Speculation is that it is likely that investors who borrowed Bitcoin to purchase GreyScale shares, will now need to buy Bitcoin from the spot market in order to repay those loans and unwind their positions.

    There is also however a lot of commentary in circulation speculating that the unlock could be seen as a negative to the market in general. One interesting thing to note is that as the GreyScale fund deposits maxed out earlier this year, this correlated with an increase in interest with the Canadian ETF, potentially indicating that we might see a permanent maxing out in the funds value (see figure. 1 below). This also is leading GreyScale to explore opening their own ETF.
  3. Bond Yields / Equity Markets. We are seeing a big squeeze on the 10-year US treasury bond yields as investors are beginning to see the future economy as more bleak than previously thought. The bounce back from Covid doesn’t feel so bouncy now. This is likely a driving factor in the Bitcoin downtrend as we can consider Bitcoin as being a true free market. Unlike Equities, which often has intervention via the FED and policy maker, Bitcoin is free to react in a similar way to bonds (with a stable base rate). With rates low, and inflation likely to kick-in, what we will see is in fact negative real rates on bonds. This would affect many in retirement, whose pensions are based on income-generating bonds. Will the authorities intervene? Our view is likely. With additional possible printing, this could be a boost for Bitcoin. When is this likely to happen? ….unknown as yet.
  4. Options activity. The difference between premiums paid for CALL and PUT options on Bitcoin has skewed such that the PUT is now relatively more expensive when compared to the CALL (see figure. 2 below). Note however, that even though this indicates more demand for the PUT (i.e. prices expected to go down), the CALL premium actually peaked at the peak of Bitcoin pricing, meaning that the options market at that time was incorrect in predicting Bitcoin future prices. Also to note, there is an increase in the number of short strangle option strategies being traded. This strategy pays out if Bitcoin does not break in either direction, i.e. continues in trading flat.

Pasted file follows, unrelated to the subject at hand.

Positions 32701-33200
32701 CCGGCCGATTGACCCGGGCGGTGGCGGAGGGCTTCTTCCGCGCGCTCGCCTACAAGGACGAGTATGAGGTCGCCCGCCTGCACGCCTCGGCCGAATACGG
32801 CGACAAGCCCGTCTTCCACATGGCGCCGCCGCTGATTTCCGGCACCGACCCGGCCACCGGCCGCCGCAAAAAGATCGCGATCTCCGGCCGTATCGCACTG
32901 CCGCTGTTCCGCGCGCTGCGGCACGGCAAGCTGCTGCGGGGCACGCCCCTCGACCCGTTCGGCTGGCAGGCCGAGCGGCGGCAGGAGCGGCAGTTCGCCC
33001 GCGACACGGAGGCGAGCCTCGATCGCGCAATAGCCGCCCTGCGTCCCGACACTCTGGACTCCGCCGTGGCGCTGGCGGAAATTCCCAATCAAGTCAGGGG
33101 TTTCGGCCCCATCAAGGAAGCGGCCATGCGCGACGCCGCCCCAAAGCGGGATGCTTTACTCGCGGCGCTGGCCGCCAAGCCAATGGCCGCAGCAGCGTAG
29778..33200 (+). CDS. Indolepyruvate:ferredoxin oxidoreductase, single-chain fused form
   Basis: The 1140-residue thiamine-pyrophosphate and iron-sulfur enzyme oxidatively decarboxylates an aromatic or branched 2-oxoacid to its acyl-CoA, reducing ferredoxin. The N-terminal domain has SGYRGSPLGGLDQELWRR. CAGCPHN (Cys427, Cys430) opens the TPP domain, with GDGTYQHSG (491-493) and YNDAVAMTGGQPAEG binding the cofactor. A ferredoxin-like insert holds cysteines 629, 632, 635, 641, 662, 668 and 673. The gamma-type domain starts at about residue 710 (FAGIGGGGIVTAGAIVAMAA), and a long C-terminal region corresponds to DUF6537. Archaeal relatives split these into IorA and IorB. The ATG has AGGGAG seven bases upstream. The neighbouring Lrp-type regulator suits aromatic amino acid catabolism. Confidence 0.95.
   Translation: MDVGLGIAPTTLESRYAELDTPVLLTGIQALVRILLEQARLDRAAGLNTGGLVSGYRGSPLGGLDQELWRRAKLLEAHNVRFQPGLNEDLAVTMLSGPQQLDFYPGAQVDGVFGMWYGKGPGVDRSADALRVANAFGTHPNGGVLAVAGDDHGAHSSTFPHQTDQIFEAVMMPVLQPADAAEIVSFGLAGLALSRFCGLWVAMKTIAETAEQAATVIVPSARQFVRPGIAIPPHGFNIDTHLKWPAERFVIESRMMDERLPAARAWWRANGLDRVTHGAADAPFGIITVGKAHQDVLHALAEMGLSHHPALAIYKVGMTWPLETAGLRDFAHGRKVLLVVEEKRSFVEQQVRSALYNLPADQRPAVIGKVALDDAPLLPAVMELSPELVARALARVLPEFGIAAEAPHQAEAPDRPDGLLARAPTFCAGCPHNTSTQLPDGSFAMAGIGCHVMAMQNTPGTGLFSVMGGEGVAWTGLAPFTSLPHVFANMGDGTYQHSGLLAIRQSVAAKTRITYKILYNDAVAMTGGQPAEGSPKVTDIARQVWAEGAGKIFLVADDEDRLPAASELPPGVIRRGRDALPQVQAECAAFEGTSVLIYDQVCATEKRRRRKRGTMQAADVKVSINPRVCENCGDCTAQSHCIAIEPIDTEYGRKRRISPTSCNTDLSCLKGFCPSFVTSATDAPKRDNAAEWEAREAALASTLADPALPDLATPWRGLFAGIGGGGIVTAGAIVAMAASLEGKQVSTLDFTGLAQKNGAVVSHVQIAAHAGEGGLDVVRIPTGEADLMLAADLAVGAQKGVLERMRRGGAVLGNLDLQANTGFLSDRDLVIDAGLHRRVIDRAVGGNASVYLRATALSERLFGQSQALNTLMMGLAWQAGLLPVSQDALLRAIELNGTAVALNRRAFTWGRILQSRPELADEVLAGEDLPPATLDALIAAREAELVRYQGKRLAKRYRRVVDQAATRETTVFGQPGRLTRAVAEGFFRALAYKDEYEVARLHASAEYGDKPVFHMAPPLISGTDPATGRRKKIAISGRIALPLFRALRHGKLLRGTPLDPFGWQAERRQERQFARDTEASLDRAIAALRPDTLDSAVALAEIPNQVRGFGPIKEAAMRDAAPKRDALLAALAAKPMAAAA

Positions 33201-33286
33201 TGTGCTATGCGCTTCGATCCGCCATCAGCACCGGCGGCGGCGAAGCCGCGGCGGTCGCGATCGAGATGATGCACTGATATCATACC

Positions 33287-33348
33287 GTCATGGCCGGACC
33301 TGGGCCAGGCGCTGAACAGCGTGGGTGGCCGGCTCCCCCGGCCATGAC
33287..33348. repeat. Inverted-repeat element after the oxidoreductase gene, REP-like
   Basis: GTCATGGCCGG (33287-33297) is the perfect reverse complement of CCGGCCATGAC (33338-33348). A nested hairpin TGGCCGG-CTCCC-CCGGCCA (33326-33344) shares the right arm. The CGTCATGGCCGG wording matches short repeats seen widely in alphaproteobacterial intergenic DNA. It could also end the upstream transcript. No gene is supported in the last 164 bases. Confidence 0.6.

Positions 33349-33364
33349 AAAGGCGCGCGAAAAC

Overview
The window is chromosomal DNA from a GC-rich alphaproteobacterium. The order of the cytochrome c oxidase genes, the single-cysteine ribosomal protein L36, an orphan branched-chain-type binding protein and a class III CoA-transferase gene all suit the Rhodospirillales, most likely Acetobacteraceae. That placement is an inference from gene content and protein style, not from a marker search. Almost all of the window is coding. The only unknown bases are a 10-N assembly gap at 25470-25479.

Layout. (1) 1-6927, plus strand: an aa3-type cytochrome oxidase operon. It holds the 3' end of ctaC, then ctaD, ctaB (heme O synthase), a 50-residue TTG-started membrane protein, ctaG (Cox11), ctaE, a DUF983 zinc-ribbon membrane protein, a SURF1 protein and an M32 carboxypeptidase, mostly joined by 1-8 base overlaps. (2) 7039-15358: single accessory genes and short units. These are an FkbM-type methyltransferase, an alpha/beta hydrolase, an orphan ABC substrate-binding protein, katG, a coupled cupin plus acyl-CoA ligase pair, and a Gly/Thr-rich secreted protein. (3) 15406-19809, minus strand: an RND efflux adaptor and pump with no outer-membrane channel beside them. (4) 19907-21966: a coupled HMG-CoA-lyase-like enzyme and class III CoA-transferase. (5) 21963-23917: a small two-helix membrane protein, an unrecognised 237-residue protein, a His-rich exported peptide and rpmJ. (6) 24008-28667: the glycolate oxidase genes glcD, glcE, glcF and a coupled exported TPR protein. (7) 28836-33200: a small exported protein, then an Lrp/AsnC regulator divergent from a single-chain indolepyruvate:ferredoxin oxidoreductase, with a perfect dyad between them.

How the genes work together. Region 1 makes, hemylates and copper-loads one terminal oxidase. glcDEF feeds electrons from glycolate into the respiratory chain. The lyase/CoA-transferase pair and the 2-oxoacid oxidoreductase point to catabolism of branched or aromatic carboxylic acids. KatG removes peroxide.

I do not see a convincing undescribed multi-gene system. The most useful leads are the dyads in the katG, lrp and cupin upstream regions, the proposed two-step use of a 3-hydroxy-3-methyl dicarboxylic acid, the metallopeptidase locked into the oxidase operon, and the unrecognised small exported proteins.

Figure 1
Figure 2


We feel that ETH, even with its technology limitations (currently POW with the aim to slowly evolve to POS over many years), will hold a substantial share of the smart contract market outside of the enterprise space. This purely arising from the cult-like status it holds and also the first to market advantage. Future long term expected values are covered here. This is the same advantage seen by Bitcoin being considered the dominant store of value. The race is then on for the leading enterprise blockchain – there will be a degree of first to market with this also, but we believe you will see blockchains succeed which are proactively taking steps to accommodate for the needs of enterprises. These needs will inherently be linked to the concerns and focus of regulators. The main focus being the crackdown on illicit activities and the use of crypto to bypass more traditional banking Anti-Money Laundering (AML) controls. With this in consideration, we feel there are some crypto assets which will be more susceptible to increased regulation – namely Bitcoin. This is due to the primary purpose of Bitcoin being a store of value without any real world utility. Infrastructure projects such as ETH and CSPR have more real world utility and are used to facilitate development of applications on their respective blockchains and can be considered more as a technology solution than merely a speculative asset. Intrinsic value of these tokens will eventually become a function of the demand for processing transactions on the blockchains as opposed to being driven by the current speculative nature which is dominant within the crypto space. Further to this, we are also encouraged by the active efforts taken by the CSPR team, in partnering with teams such as AMLSafe, to offer wallets with in-built compliance support. This additional control on KYC, will not only appease future regulation, but will also encourage enterprise adoption of the blockchain (as these adopting companies will also be impacted by the upcoming regulatory changes).

Disclaimer: This article is written for the purposes of research and does not constitute financial advice or a recommendation to buy.